Thoughts on the new CPP front suspension?

Discussion in 'Classic Mustang Specific Tech' started by bnickel, Sep 12, 2007.

  1. Good Afternoon Guys,

    Reading though your forum site I figured we would chime in and would be happy to answer any questions you might have with our Subframe kits. Currently we have the 64-66 kit done. We are however going to make one for the 67-up also.

    We are looking to test fit one of these 67-up kit on a RUNNING/Drivable car. If anyone with a 67-68-69-70?? is in the So-cal Area (close to anaheim) send me an email. I would like to talk to you about your car and the possibility of using it for test fitting. could be a great hook up for someone.


    Also feel free to check out the nova site for an install articale and to get a better idea on how this system works.

    Here is a link to a Nova forum on the Nova kit. These are very similar to the Fords.

  2. what can you tell us abouy the geometry changes and how they affect the drivability of the car? stuff like caster gain/loss, camber gain/loss, bumpsteer, etc.

    also, the ad you guys have says you have options like drop spindles, brake kits, etc. do you have those available yet or they also a future offering? if they are available do you have any pics you can post?

    do you have any pics of the mustang kit installed also?
  3. ok, one more question. does CPP have plans to produce a rear suspension kit for the early mustangs as well? if so what type will it be. thanks
  4. Whats the cost on a complete front suspension kit. Also, whats the weight comparison between the two? (I have a 65)
  5. Too bad I'm in Northern CA; I'd be all over your offer. At that price though I can't wait for the release.
  6. CCP tech,
    Thank you for posting! And also, thanks moderators for allowing his posts!
    Is your system more biased to the average street cruiser, corner carver, or drag strip? If you are biased more towards the street cruiser/drag racer, then there is no need to answer my questions below.
    I am interested in the suspension geometry. It sounds like you've made changes in most of the take off points. What was your overall goal? How does this relate to things like spring and damping ratio, instant center, roll center, anti-dive, turning radius, bump steer, etc. How does this system control LCA bind under heavy braking and cornering loads? In the attached article it mentions the ability to reduce turning radius. I'm interested in how this is accomplished while running larger tires at the same time.
    Where are you picking up the additional two inches of ground clearance?
    I take it your bushings are not of the nylon reinforced plastic? I still can't remember the correct name, but they were used a lot on European cars.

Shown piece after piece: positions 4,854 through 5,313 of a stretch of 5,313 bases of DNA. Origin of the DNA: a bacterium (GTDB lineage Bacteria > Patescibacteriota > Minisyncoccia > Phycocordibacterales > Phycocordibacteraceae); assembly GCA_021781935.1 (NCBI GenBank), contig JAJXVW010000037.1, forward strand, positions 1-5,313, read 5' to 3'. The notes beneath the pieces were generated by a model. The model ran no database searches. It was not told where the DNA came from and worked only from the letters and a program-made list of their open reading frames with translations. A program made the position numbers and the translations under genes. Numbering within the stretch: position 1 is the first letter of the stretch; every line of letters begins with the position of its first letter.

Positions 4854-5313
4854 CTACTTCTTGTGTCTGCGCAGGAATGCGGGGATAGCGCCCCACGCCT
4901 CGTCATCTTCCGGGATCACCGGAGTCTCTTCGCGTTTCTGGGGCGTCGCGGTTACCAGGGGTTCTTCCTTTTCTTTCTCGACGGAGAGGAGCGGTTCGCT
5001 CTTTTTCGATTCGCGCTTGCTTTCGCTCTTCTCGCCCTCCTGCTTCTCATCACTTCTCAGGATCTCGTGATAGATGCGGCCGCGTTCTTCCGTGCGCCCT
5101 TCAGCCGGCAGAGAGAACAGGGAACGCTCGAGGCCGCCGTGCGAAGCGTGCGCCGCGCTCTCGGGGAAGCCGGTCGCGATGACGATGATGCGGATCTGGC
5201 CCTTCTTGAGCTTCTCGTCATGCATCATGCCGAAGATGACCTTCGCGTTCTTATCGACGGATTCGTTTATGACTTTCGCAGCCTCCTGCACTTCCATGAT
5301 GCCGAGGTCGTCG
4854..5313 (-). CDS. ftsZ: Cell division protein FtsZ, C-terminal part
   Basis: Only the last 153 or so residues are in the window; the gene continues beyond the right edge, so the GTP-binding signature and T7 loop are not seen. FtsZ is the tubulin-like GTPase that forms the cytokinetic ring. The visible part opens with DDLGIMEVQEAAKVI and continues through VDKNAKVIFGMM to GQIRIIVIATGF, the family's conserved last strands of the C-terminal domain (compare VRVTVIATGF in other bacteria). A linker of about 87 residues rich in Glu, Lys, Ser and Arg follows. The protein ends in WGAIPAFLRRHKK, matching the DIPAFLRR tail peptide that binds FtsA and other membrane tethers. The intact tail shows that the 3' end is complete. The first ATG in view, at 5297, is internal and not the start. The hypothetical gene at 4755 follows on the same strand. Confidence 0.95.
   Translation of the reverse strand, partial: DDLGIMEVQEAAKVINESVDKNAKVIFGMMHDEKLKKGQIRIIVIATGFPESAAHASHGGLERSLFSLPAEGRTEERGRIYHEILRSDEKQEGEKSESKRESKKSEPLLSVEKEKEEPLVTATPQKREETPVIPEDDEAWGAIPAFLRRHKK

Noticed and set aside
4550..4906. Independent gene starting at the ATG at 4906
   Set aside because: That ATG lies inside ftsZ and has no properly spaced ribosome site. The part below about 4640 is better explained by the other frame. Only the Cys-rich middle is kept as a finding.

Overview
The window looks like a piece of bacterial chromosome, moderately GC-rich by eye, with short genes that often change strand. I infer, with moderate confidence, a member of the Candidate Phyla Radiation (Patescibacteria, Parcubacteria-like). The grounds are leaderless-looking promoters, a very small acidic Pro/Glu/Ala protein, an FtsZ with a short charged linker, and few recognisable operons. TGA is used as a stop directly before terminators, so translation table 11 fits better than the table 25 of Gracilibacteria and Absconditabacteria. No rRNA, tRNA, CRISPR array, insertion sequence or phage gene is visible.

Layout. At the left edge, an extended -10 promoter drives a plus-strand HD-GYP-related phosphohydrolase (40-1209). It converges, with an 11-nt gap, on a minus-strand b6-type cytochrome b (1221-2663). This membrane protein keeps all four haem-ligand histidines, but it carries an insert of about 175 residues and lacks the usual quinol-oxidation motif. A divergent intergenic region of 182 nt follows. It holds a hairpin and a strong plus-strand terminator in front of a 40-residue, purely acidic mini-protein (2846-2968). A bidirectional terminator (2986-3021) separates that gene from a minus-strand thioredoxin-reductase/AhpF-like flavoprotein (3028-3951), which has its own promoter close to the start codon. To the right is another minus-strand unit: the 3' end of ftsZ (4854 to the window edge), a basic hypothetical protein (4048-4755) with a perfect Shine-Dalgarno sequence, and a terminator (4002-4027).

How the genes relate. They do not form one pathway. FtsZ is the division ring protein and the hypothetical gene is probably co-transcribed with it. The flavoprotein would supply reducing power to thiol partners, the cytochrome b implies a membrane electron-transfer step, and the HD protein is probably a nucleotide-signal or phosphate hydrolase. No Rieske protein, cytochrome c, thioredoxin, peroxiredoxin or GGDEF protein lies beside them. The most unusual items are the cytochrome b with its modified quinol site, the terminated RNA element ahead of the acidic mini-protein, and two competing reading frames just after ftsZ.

Any thoughts to a coil over system attached at the LCA?
    Again, thanks for posting.
  7. The problem with the strut rod original setup is the cars alignment specs can change dramaticly while being driven. It can go from being setup on an alignment rack to spec to a considerable change while being used. The movement of the suspension AKA stut rod bind and other bad tendencies of a strut rod car all come into effect on a stock OE suspension.

    With the use of our system the geometry change under load (driving) does not change and takes the major wandering feel out of the car while driving. These situations in the above paragraph have not been noticed at all in testing and with the positive feedback we have received by MANY 62-67 nova owners.

    To answer your question on the lower a-arm the demension is the same as stock but is no longer a stamped steel a-frame that bends and relies on the strut rod to help keep it from moving. The CPP lower setup allows the use of a full lower tubluar a-frame design that in turn elliminates the strut rod all together.

    With our upper a-arms we shorten the arm by 1/4 inch for a more improved camber gain. This also allows a broader range now to fine tune your alignment specs that were never achievable before!

    Classic Performance
  8. Hoping to hear a little more technical analysis. How much caster change is there with a stock system? How does CCP geometry not change when the suspension moves? Did CCP have a design engineer who reviewed the stock Mustang geometry and then designed and tested this new package? Maybe (s)he could bring some technical information to this discussion?
    Basically it's pretty close, money wise, between upgrading to a CCP front end or going with boxed stock arms with heim joints, and a good set of struts. The stock geometry is pretty darned good once you reduce the bind and flex. And has a history of racing to support it.
    Simply saying you have less bind because there is no strut rod is not necessarily an accurate statement, and does not shed any light into the design engineering behind what may be a competent suspension package.
    We have asked some pretty specific questions above, and CCP has a great oportunity to share their knowledge here.
    What some of us are seeing is the proliferation of "wanna-be" suspension companies. People who jump in from other venues because of the large amounts of money being spent to upgrade and modify these cars. They prey upon the lack of knowledge from the average home builder, with unsubstantiated claims and no technical information to support their marketing hype.
    We would like to see some actual technical analysis as is provided by companies with a history in the Mustang world, such as Grigg's, Maximum Motorsports, Maier Racing, Chassis Works, ORP, etc.
  9. Your first question, caster change; Caster is the angle measured from a line that goes from the upper ball joint pivot center to the lower ball joint pivot center, and a vertical line. Any time the rake of the car changes (or the incline of the road), caster changes. As the front suspension moves caster changes because of the anti-dive in the front suspension design. How much caster is in the stock system, depends on the car rake, and how many shims in the upper arm, and your ride height. The CPP arms are 1/4 inch shorter. This lets you add 1/4 inch more shims to adjust you caster. The lower arm also has a slotted mount that lets you adjust caster again. Regardless of how much caster was in your car to start, the CPP kit will allows to run more or less caster. One of the key features is being able to adjust to your liking. If you cut a small slot in the lower pivot similar to the slot the factory made in the 1967 and later cars, you increase the range of adjustability yet again.

    Your second question, how does it move; We recognize that many people have relocated the upper arm pivot lower in the chassis and sometimes they moved them a bit backward too. This is usually done in an effort to have a different camber curve and more caster. We addressed the extra caster already. The shorter arms will also give a slightly better camber curve, but does not change the bump steer as much.